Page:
Community

Plaques recognize local Eagle Scouts recipients

Special to the Tribune

Weaverville — Scout Troop 15 of Weaverville has presented 85 Eagle Scout Awards since 1940, and 62 in this century. These outstanding Scouts are being recognized by plaques currently on display at Weaverville United Methodist Church, which sponsors the Troop. They can be viewed in the entryway to the Education Building on Main Street.

The first recipient was W.A. Robinson, Jr., whose family recently visited Weaverville United Methodist Church to see his name engraved on the oldest plaque.
Many familiar names from the history of Weaverville are represented on the plaques, including Weaver (Charles and Lawrence in 1963, and Henry in 1968), Barry Shope (1964), Sprinkle (Chris and Larry in 1964) among many others.

Several brothers are also represented since the Troop became very active again in the mid-1990s, including the three Emory brothers (Brent, Johnathan, Matthew), the Williams boys (Nick and Matthew), the three Broadhurst brothers (Nathaniel, Travis Bryan), the Lavezzo boys (David and John), and the Freeman brothers (Bryen and Travis).

“Since the turn of the 21st century, we have had 62 Eagles, with at least one every year, and as many as seven in a single year (2016), with six in another year (2018),” said Rick Broadhurst, who is the Chartered Organization Representative for Weaverville United Methodist Church and Scout Troop 15 in an email. “We had five Eagles each in 2008 and 2012 and even back as far as 1964.”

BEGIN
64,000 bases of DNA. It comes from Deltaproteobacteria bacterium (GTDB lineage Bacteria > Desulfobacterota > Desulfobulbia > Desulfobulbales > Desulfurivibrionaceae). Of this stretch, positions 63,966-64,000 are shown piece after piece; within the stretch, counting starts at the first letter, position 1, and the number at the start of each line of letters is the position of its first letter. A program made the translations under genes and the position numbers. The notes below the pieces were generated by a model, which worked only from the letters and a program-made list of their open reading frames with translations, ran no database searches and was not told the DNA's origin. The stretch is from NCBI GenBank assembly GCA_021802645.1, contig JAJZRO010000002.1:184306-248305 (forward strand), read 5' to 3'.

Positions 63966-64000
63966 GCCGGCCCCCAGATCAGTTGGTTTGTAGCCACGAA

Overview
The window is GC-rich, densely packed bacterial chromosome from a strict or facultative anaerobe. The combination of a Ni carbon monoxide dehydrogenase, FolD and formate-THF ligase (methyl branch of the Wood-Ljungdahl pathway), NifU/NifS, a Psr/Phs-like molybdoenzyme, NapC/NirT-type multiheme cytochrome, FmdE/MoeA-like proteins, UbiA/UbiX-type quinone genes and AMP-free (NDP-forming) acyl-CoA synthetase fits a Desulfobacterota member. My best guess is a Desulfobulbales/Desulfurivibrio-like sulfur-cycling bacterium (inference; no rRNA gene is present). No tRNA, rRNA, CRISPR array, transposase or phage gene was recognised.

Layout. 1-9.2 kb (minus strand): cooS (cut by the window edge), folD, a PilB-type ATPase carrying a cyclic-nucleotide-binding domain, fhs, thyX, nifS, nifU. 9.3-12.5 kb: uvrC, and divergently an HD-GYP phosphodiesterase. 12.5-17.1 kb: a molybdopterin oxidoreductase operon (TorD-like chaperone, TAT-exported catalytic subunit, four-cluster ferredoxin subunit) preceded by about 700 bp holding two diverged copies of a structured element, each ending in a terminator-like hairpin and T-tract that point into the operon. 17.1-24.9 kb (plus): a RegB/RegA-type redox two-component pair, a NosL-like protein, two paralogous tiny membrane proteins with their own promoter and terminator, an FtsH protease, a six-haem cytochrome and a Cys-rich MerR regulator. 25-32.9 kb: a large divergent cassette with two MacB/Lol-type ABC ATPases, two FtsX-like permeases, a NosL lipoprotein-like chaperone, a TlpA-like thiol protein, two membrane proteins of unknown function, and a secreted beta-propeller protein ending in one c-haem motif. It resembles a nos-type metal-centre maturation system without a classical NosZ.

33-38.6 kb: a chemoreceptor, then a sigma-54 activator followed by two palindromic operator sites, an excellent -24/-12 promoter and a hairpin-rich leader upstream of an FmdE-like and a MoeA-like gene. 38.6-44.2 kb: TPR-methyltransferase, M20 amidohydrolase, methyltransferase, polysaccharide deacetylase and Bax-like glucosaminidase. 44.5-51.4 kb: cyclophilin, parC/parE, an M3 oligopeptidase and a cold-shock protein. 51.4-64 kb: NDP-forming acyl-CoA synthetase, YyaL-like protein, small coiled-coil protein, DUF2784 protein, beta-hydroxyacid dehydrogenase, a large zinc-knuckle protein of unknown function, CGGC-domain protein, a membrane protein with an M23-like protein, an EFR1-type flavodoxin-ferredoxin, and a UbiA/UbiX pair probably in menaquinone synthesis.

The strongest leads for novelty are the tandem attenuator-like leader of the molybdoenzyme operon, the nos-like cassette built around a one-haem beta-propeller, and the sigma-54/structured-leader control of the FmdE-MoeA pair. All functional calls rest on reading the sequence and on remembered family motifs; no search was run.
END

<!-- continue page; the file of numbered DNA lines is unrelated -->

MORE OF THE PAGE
According to Broadhurst, “nationally, only about 4% of boys who join Scouting ever reach the Eagle rank, although here in the Daniel Boone Council of Western North Carolina, we have approximately 100 Eagle Scouts each year, representing 5-6% of our membership.”

“These Weaverville Eagle Scouts are evidence of the outstanding Scouting program in Troop 15. Many of these young men are in college or early in their careers, and many still live in the area, serving as fathers and leaders in the community, and working as tradesmen, managers, professionals, and in many walks of life,” explained Broadhurst. “Come by Weaverville United Methodist Church to see the plaques and celebrate the achievements of these young men.”

When school starts in the fall, Troop 15 will begin meeting again Mondays at 7 pm at the church.

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Clint Parker

Publisher & Editor Weaverville Tribune

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